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Every music lover has defining moments in his or her listening history; turning points were exposure to an artist or song completely unhinges their way of thinking and opens their ears to a whole different level of experience. For me one of these epiphanic moments came when I first heard Blind Willie Johnson’s “I Know His Blood Can Make Me Whole.” The religion-bred alloy of Johnson’s bellowing, gravel-chewed voice rending apart the spiritual’s Old Testament lyrics over a spine-tingling slide refrain chilled and moved me to the very core. But it was Johnson’s otherworldly slide guitar that really transfixed my senses- the sound of hammered steel on twined strings spooling out a redemptive message from the pits of one man’s tortured soul.
While slide guitar remains one of the most elementally emotive sounds endemic to the Blues, as a technique it wasn’t born out of the idiom. It’s roots rest firmly in Polynesian and specifically Hawaiian origins. But the ways in which African Americans crafted the method to their own devices are archetypal. Injecting an ocean of sorrow and pathos and in turn channeling all the hardship and dark emotions of their experiences through it bluesmen made the technique their own. In the right hands a simple section of glass or metal and a guitar can become an instrument with all the tonal breadth and scope of the human voice.
Slide guitar traditions have a rich and traceable history thanks mainly to recordings. As might be expected some of the most stirring and informative come from the music’s early Pre-War stylists. These two compilations from Catfish focus specifically on these formative years traveling a programmatic road pock-marked by both well-known and obscure practitioners. Of the two volumes the first has a slight edge in terms of material and sequencing. Starting out with the whistling bottleneck of Willie Harris the disc moves through such legendary figures as Blind Willie McTell, Bukka White, Blind Willie Johnson, Barbecue Bob and Charley Patton. Mixed in with these guiding lights are lesser known, but equally brilliant stylists like Ramblin’ Thomas, King Solomon Hill and Black Ace. Virtually every track is a keeper. The only slight exception is “Good Time Blues” by Jelly Roll Anderson, which suffers from wooden vocals but contains some stellar, off-kilter slide work that clearly illustrates the style’s Hawaiian antecedents.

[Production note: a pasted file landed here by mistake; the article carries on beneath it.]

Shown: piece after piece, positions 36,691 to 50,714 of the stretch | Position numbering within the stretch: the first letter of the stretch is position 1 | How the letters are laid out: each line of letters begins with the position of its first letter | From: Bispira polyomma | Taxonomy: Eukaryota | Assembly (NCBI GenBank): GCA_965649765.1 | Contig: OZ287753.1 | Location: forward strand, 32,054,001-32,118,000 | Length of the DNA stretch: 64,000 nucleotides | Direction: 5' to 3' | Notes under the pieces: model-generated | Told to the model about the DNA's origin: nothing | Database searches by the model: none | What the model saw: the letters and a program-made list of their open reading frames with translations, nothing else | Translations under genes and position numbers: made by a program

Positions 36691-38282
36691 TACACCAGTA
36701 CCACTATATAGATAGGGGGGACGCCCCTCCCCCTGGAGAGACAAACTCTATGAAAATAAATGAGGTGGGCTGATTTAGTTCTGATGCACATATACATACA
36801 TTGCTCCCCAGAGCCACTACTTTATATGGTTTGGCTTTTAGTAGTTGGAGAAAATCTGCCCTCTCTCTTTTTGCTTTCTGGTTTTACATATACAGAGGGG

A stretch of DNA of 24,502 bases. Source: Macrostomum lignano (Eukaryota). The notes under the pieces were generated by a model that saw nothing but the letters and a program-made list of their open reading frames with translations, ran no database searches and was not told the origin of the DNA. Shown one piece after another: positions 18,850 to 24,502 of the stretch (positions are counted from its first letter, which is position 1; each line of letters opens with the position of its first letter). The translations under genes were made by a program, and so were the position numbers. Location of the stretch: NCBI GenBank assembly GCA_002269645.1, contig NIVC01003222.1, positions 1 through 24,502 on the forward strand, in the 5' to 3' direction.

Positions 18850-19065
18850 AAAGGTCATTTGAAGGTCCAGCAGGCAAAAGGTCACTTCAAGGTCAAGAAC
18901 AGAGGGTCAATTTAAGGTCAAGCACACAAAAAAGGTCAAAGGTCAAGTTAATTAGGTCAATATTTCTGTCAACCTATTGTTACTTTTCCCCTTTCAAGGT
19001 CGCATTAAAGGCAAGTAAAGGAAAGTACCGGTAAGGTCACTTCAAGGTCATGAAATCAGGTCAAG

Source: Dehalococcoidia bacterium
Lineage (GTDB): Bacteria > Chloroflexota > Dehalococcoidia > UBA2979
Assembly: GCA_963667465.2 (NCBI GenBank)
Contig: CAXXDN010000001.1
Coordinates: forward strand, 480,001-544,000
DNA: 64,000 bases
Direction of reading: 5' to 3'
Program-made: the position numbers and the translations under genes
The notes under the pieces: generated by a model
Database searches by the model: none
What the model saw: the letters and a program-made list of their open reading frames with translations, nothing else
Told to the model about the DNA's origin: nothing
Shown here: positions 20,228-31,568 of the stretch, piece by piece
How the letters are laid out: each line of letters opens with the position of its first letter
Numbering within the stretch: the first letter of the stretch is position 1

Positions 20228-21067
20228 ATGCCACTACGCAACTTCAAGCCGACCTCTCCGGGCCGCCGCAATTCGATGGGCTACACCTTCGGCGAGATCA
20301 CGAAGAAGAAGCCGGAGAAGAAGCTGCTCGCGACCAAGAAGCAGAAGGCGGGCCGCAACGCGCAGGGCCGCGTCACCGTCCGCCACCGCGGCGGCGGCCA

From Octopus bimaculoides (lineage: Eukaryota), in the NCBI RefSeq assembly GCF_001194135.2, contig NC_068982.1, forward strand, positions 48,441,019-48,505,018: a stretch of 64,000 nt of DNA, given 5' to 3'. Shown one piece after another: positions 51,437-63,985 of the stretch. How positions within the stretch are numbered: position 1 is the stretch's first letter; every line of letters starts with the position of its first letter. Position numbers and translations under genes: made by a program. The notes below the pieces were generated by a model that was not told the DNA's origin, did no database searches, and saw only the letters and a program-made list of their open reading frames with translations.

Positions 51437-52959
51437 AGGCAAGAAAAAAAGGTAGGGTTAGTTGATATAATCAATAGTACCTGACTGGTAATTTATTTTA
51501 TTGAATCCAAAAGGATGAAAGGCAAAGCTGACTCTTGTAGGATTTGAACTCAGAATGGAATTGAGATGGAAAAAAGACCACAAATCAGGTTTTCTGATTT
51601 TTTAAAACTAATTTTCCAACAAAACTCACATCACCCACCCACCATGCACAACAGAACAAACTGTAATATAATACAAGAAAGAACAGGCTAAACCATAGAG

Volume two focuses further on lesser-known names while appending a pair of rare sides by Leroy Foster, which seem somewhat out of place. “Busy Bootin’” by the influential Kokomo Arnold starts things off right in a wash of bouncing wirey strums. Tracks by Charlie McCoy and Smith Casey keep the train running along a taut steel rail straight into the back yard of Charley Patton. Patton’s pair of sides (like his concluding suite on volume one) sounds remarkably clean (especially compared to the versions on Yazoo label reissues). The Delta Blues King’s voice is finally scrubbed of much effacing surface crackle without losing any of its canine bark. Memorable cuts by Son House, Tampa Red and King Solomon Hill follow. The final two by Leroy Foster drag slide guitar traditions roughly into the Age of Amplification. Muddy Waters’ amp flattening fretwork, particularly on “Part 2” is strong enough to wrestle the pounding pulse of the Foster’s drum kit for supremacy. The downside is that the remastering job is quite inferior, especially compared to the same tracks available on The Blues World of Little Walter (Delmark). But this is a completely superficial quibble. Both discs stand up remarkably well as handpicked samplers of the most influential players in the slide guitar’s long and twisted lineage. Ideal purchases for both the neophyte and the seasoned fan these volumes speak volumes about this integral instrumental component of the blues.
Catfish on the web: http://www.catfishrecords.co.uk/
Track Listing: Volume 1: Never Drive a Stranger From Your Door- Willie Harris/ Mamma, Tain
I love jazz because anything is possible; it has few rules and the best jazz breaks those ones. I prefer free improv because it doesn't really have any rules at all.
I was first exposed to jazz in my teens (in the late sixties).
The first jazz record I bought was Filles de Kilimanjaro by Miles Davis, shortly followed by Extrapolation by John McLaughlin.
My advice to new listeners is to listen as widely as possible and not to make snap judgments--stick with it.